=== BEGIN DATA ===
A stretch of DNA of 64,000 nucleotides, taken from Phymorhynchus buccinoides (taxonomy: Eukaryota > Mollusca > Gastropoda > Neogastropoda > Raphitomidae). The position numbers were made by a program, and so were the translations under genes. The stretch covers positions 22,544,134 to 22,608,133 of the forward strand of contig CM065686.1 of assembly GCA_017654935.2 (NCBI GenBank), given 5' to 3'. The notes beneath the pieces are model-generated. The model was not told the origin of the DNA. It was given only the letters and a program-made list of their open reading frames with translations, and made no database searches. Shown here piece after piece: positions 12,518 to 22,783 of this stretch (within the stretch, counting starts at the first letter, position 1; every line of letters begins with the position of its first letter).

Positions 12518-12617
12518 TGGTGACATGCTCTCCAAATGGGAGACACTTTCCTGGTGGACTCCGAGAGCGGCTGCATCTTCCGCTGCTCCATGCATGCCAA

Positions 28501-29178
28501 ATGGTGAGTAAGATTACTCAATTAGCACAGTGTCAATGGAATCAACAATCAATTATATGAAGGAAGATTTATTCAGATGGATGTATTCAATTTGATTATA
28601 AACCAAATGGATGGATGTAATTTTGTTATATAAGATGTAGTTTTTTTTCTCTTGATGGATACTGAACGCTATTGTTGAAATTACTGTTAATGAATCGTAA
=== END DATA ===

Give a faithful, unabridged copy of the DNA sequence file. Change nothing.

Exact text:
A stretch of DNA of 64,000 nucleotides, taken from Phymorhynchus buccinoides (taxonomy: Eukaryota > Mollusca > Gastropoda > Neogastropoda > Raphitomidae). The position numbers were made by a program, and so were the translations under genes. The stretch covers positions 22,544,134 to 22,608,133 of the forward strand of contig CM065686.1 of assembly GCA_017654935.2 (NCBI GenBank), given 5' to 3'. The notes beneath the pieces are model-generated. The model was not told the origin of the DNA. It was given only the letters and a program-made list of their open reading frames with translations, and made no database searches. Shown here piece after piece: positions 12,518 to 22,783 of this stretch (within the stretch, counting starts at the first letter, position 1; every line of letters begins with the position of its first letter).

Positions 12518-12617
12518 TGGTGACATGCTCTCCAAATGGGAGACACTTTCCTGGTGGACTCCGAGAGCGGCTGCATCTTCCGCTGCTCCATGCATGCCAA

Positions 28501-29178
28501 ATGGTGAGTAAGATTACTCAATTAGCACAGTGTCAATGGAATCAACAATCAATTATATGAAGGAAGATTTATTCAGATGGATGTATTCAATTTGATTATA
28601 AACCAAATGGATGGATGTAATTTTGTTATATAAGATGTAGTTTTTTTTCTCTTGATGGATACTGAACGCTATTGTTGAAATTACTGTTAATGAATCGTAA